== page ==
Friday, May 31, 2013

You Go to My Head: Coots, Not Cole

I can't be the only one who thought that "You Go to My Head" was a Cole Porter song. How could it not be, with lyrics like: "You go to my head / And you linger like a haunting refrain / And I find you spinning round in my brain / Like the bubbles in a glass of champagne." Or verse two: "You go to my head / Like a sip of sparkling burgundy brew / And I find the very mention of you / Like the kicker in a julep or two."

Well, it was actually written in 1938 by J. Fred Coots (music) and Haven Gillespie (words). I became intoxicated (rim shot) with this song after hearing Dianne Reeves sing it a capella at the Newport Jazz Fest a few years ago. She cast a mystical, musical spell that day. So when I got home I went to my copy of "Ella Fitzgerald Sings the Cole Porter Songbook," and it wasn't there, which made no sense, given how great the song is. So I did a little research and found the truth.

At any rate, it wasn't totally a "one hit wonder" thing for those guys, especially when you consider that Coots wrote "Santa Claus Is Coming To Town." For those keeping score, it ranks as the 42nd most-recorded song at JazzStandards.com. Not bad at all.

Here's Dianne Reeves performing the song with Roy Hargrove.


Thursday, May 30, 2013

S. Neil Fujita: The Look of Jazz

In 1959, the late S. Neil Fujita created two of the most iconic album covers in the history of jazz: Dave Brubeck's "Time Out" cover and Charles Mingus' "Mingus Ah Um." For me, this will always be what jazz "looks" like.  Beyond music, he played a big part in defining that mid-century style that every "Mad Men" set pays homage to. (Or do I mean fetishizes?) You can view lots of Fujita images here. Read his NYT obit here. One more thing. Both of these recordings are quite significant musically in the history of jazz, so we have a nice auditory-visual synergy happening in terms of cultural influence.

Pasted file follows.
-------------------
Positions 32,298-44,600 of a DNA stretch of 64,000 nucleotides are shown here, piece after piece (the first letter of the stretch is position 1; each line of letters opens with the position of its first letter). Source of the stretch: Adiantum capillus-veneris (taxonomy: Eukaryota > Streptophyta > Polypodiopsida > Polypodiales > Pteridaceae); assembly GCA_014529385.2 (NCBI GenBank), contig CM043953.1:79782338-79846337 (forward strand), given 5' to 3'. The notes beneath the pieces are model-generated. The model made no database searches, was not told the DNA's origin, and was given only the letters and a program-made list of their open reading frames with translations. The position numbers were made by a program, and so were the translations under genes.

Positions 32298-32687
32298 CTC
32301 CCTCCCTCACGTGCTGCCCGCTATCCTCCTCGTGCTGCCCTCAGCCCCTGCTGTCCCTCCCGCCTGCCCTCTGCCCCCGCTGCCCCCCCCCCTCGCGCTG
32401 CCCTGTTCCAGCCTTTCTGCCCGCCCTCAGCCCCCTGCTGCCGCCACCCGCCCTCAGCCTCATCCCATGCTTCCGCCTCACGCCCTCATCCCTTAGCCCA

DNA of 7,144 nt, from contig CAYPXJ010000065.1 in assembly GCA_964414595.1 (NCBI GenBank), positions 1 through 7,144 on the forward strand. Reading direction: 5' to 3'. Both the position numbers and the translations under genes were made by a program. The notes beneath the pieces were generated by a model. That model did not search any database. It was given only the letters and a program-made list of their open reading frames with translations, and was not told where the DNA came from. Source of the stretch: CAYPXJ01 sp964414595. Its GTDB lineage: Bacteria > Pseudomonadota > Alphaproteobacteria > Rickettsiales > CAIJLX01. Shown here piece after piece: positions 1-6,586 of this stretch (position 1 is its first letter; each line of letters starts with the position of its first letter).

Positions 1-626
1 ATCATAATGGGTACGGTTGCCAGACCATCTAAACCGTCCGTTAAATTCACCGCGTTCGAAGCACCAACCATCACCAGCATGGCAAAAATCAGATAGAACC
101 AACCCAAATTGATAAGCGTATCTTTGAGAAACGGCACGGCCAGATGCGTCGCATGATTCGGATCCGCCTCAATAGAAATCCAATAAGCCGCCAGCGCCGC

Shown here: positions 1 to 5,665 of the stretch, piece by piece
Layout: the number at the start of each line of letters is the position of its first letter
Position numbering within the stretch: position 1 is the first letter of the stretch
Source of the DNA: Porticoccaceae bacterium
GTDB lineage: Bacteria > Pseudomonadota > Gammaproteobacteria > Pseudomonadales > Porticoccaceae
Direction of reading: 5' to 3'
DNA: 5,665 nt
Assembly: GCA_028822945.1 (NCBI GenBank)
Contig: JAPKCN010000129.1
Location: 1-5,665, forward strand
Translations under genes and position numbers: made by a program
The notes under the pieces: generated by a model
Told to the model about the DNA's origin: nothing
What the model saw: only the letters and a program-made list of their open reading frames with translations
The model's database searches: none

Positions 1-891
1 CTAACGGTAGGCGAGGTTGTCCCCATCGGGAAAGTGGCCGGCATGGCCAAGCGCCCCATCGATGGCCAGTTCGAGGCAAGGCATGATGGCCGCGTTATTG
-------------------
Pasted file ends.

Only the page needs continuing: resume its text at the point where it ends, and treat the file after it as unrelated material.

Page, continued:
Wednesday, May 29, 2013

Reagan Didn't "Win" the Cold War

All right, enough already. Listen up, neocons, because I'm only saying this once: Ronald Reagan did not "win" the Cold War. To the extent that things got better in terms of the lessening of tensions, and they did, it was because Reagan had a counterpart in the Soviet Union who was willing to meet him way past halfway, i.e., Mikhail Gorbachev, the person whom most of the world sees as the most important statesman of that time.

Supposedly, Gorbachev was scared of Reagan's bluster and crumpled like a Dixie Cup. "Tear down this wall, Mr. Gorbachev!" I don't think so. Gorbachev acted for his own reasons, pursuing a less militarized and totalitarian path for his country. This was called Glasnost. What if Reagan's counterpart had been a Soviet version of Ahmadinejad, bellicose, intransigent, and full of contempt for the U.S.? We can see how much good tough talk has done with Iran. What if the Soviet leader was an ideologue who preferred to see his country go down in flames?

American conservatives should actually revere Gorbachev for taking the first steps toward dismantling the Soviet Union, but doing so would shatter what Larison identifies as the dearly-held fallacy -- make that, delusion -- that the U.S. has unlimited power to shape internal events in other countries through blustering rhetoric and the advocating of ill-considered and foolishly aggressive foreign "interventions."

Tuesday, May 28, 2013

Rain Haiku


Five days of mist and rain.
Heavy leaves pull branches down
Almost to the sidewalk.

M. Bogen, May 2013

Sunday, May 26, 2013

(A Somewhat Arbitrary) Jazz Top Ten


Duke Ellington, 1899 - 1974